In 2018, USA Today reported that roughly 40 million Americans move at least once per year. Where is everyone headed? In 2019, the majority of relocating Americans headed to Florida, Arizona, North Carolina, Washington, and the great state of Texas!
If you're thinking about making this big leap, you've probably started to take stock of all the things you currently own. Wishing you didn't have so much stuff?
Never fear! With our tips for long-distance moves, you'll find that packing up and heading out isn't so hard, after all.
Read on to learn more about how to make long-distance moving a breeze!
Before you start packing, make sure that you're bringing only what you'll have space for in your next home or apartment.
If you weren't given a layout with dimensions when you signed your new lease, ask your property manager for one. If you purchased your new home, that information should be included in the paperwork you received from the previous owner.
Measure your bigger pieces of furniture like couches, desks, and standing cabinets. Using your layout and your measurements, sketch out a rough layout for your new space. You just might find that your couch fits in the living room but the loveseat will take up too much space.
By making this plan in advance, you can avoid the frustration of moving a piece of furniture that you don't have room for. Remember that once you get to your new city or town, you're going to have a lot to do. You may not want to spend any of that valuable time hunting down your local thrift stores to donate unneeded stuff!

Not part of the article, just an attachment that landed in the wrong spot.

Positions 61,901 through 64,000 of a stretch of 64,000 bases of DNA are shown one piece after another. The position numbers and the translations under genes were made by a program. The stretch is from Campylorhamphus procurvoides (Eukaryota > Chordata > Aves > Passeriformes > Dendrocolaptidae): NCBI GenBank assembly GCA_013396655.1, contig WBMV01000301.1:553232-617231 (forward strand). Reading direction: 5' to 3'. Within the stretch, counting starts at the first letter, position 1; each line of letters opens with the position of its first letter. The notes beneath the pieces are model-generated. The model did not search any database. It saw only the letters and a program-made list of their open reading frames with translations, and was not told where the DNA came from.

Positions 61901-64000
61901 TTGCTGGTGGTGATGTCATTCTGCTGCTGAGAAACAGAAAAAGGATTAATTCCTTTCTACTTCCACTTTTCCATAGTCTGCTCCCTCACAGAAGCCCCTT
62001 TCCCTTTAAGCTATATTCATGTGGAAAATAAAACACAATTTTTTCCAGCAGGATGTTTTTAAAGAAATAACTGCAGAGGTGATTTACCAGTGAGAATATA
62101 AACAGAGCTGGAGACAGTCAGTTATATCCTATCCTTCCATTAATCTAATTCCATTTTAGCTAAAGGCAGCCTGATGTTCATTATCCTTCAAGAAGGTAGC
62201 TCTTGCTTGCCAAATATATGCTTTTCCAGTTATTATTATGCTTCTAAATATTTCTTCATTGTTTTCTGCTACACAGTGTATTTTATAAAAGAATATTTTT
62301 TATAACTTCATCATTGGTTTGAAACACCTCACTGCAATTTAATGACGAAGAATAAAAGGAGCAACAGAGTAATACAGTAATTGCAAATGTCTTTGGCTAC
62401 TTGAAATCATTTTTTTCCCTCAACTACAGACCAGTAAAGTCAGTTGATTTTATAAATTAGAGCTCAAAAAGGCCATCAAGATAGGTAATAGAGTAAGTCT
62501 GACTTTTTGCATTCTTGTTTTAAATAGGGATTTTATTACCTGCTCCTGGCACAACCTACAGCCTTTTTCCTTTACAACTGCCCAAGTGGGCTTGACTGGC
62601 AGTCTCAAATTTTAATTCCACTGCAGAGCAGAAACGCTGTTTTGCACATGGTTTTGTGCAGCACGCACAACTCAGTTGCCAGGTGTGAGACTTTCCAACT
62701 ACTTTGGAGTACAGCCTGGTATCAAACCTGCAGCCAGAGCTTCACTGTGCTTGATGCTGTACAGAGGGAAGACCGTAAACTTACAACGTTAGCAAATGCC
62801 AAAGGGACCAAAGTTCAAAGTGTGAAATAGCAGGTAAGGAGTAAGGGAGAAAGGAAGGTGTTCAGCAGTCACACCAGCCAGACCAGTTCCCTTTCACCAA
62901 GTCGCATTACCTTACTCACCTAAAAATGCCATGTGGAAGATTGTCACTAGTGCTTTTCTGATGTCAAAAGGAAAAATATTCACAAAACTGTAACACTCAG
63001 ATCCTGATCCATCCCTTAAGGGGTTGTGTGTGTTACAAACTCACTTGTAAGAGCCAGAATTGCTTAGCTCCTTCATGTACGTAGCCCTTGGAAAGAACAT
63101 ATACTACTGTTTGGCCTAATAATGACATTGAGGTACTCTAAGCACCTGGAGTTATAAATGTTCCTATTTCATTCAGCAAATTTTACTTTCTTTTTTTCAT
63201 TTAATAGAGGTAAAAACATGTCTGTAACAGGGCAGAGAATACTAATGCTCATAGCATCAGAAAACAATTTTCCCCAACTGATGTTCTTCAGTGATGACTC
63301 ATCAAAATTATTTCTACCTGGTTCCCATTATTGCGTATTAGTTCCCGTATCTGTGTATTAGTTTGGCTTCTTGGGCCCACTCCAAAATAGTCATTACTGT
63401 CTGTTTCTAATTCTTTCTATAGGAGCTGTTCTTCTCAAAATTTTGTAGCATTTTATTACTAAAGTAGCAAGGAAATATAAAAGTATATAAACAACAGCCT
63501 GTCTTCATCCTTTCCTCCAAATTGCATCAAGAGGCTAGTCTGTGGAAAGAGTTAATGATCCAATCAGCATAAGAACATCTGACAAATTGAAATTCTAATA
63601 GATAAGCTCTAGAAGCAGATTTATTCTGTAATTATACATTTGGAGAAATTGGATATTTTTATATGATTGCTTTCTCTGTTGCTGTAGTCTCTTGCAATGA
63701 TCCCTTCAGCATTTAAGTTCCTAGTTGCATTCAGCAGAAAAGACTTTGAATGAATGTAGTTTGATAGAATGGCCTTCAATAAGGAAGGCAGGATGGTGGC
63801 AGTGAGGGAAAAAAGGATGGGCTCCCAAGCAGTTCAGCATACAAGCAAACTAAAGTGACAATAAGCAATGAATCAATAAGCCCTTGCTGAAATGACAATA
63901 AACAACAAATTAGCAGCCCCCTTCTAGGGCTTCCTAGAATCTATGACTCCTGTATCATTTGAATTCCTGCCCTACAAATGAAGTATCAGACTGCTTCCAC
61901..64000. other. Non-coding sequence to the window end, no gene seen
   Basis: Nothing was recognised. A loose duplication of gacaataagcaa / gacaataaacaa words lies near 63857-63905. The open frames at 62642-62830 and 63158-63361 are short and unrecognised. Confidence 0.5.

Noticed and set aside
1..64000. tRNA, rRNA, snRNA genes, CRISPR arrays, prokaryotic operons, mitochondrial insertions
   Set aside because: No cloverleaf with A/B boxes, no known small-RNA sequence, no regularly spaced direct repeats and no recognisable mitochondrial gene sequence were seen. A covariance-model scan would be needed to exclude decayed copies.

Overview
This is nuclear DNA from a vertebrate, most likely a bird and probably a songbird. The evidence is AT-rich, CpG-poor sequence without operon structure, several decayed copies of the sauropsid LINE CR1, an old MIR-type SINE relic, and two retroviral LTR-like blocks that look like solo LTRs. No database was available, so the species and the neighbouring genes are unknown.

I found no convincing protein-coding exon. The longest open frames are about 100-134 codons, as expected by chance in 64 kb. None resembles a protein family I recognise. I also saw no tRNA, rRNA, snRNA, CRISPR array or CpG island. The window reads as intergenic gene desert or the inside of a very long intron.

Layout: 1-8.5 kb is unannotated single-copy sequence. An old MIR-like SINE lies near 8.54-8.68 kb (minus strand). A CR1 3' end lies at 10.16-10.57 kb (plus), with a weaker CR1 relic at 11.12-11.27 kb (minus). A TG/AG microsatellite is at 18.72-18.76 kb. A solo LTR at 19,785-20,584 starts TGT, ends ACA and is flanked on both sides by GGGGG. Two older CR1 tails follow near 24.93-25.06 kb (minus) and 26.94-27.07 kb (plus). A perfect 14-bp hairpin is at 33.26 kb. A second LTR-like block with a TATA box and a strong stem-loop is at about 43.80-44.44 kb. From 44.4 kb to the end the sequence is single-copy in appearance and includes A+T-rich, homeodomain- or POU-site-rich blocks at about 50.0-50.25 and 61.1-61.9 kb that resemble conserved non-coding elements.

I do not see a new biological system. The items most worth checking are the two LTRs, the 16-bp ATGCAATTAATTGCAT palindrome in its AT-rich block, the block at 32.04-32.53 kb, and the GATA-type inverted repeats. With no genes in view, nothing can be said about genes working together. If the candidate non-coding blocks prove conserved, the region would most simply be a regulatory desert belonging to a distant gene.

Unless your moving company offers packing services, you're going to be doing the packing yourself. Even with the help of friends and family, this is no small task!
Don't wait until the week before moving day to start packing. At least a month in advance, come up with a schedule that will allow you to pack gradually over time.
Begin with rooms you don't often use or non-essential items. For example, it may feel a little strange living in your current place without any decor, but you aren't going to need those antique dog figurines or framed posters for anything practical. Why not pack them up now?
You can also pack off-season clothing, books you aren't planning on reading in the next few weeks, and dishes you don't use on a regular basis. As the weeks wear on, start thinking about the things you like to have out but don't need.
In the last week, it's time to start packing things you do use on a regular basis. You'll simply have to learn to live without them! This includes your everyday dishware, linens, in-season clothing, tech equipment, and so on.
When you write out your packing schedule, make a list of things you'll need as soon as you get to your new home. Make a box of these things and keep it in your car rather than in the moving van. This should include toiletries, basic cleaning supplies, and television electronics. It is always a good idea to keep your valuables and personal documents with you in your car.